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Hospital M&A did not improve patients' quality of care, study shows


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Hospital M&A did not improve patients' quality of care, study shows

A new study published in the New England Journal of Medicine shows that hospital M&A did not improve patients' quality of care, countering arguments made by the hospital industry.

The Jan. 2 study used four metrics to define the quality of care: Clinical-process measures; patient-experience measures; the rate of readmission after discharge; and mortality rate.

After examining M&A deals from 2009 through 2013, researchers found a slight decline in patient experience after acquisitions and no change in readmission rates or mortality rates.

Researchers said the decline in patient-experience metrics, measured by patient surveys, was not a "continuation of pre-existing trends, was not explained by changes in the patient populations at hospitals, and is consistent with expectations that some acquired hospitals face less competition after acquisition."

Results for clinical-process measures were inconclusive, according to the study.

The study was funded by the Agency for Healthcare Research and Quality, which is a part of the U.S. Department of Health and Human Services.

Researchers used Medicare claims and hospital data from the Centers for Medicare and Medicaid Services from 2007 through 2016 for quality measures, and hospital M&A data came from the research publishing company Irving Levin Associates Inc.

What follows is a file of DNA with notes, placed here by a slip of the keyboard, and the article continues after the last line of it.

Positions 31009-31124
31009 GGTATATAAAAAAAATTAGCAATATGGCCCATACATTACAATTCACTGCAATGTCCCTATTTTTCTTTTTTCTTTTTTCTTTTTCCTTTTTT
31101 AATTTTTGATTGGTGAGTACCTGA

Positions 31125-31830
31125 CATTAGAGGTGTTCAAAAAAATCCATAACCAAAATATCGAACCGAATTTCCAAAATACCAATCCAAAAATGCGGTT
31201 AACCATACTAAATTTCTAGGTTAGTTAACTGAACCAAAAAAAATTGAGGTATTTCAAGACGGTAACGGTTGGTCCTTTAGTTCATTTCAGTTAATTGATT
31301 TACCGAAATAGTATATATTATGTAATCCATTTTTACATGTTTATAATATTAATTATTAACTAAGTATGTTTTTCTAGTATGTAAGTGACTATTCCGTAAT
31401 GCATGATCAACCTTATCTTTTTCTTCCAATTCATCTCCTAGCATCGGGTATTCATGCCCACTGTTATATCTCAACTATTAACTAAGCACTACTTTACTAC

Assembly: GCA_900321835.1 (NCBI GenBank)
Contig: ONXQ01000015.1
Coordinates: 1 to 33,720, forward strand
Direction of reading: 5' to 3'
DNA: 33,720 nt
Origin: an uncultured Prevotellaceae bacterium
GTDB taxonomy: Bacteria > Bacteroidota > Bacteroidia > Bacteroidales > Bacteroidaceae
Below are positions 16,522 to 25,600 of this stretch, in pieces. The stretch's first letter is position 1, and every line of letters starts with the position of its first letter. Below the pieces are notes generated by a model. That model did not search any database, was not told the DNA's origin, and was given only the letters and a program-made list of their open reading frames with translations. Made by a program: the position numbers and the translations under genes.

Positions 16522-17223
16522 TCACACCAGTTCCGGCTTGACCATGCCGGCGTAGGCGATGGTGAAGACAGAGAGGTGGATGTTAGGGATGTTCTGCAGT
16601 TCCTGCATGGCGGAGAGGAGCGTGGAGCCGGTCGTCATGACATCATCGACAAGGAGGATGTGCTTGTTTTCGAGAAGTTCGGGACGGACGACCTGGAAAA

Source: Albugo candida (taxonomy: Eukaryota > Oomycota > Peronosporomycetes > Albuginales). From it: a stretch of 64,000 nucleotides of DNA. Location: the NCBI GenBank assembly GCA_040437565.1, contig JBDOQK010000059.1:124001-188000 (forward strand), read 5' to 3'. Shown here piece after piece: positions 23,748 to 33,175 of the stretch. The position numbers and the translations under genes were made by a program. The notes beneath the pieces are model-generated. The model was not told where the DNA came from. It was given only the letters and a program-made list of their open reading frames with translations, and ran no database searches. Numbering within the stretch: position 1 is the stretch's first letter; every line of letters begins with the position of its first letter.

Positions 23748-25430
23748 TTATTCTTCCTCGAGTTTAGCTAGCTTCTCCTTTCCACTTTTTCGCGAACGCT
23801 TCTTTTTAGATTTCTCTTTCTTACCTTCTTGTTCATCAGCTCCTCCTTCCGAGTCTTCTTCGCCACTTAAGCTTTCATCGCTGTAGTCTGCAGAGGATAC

Industry pushback

Melinda Hatton, general counsel for the American Hospital Association, a national hospital representative, pushed back against the study's findings, saying in an emailed statement that relying on patient experience surveys was not an accurate representation of the quality of care.

"Of specific note, while we find that [the Hospital Consumer Assessment of Healthcare Providers and Systems survey] can be a useful patient experience survey, using data collected from patients to make claims about quality fails to recognize that it is often incomplete, as patients are not required to and do not always respond comprehensively, and the survey does not capture information on the critical aspects of care as it is delivered today," Hatton said Jan. 2.

While the study points to a decrease in quality of care, the hospital industry argues that mergers increase the quality of care in hospitals.

A September 2019 report funded by AHA and prepared by the consulting firm Charles River Associates shows that mergers led to reduced rates of readmissions and mortality.

Hospital market concentration has been a consistent trend in the healthcare space, and rating agencies such as Fitch Ratings and Moody's said in December 2019 reports that M&A will continue to be a topic to watch in 2020.

The hospital industry says that M&A increases the quality of care and decreases prices. However, some economists claim that the lack of competition from market concentration actually leads to a decrease in the quality of patients' care and an increase in prices.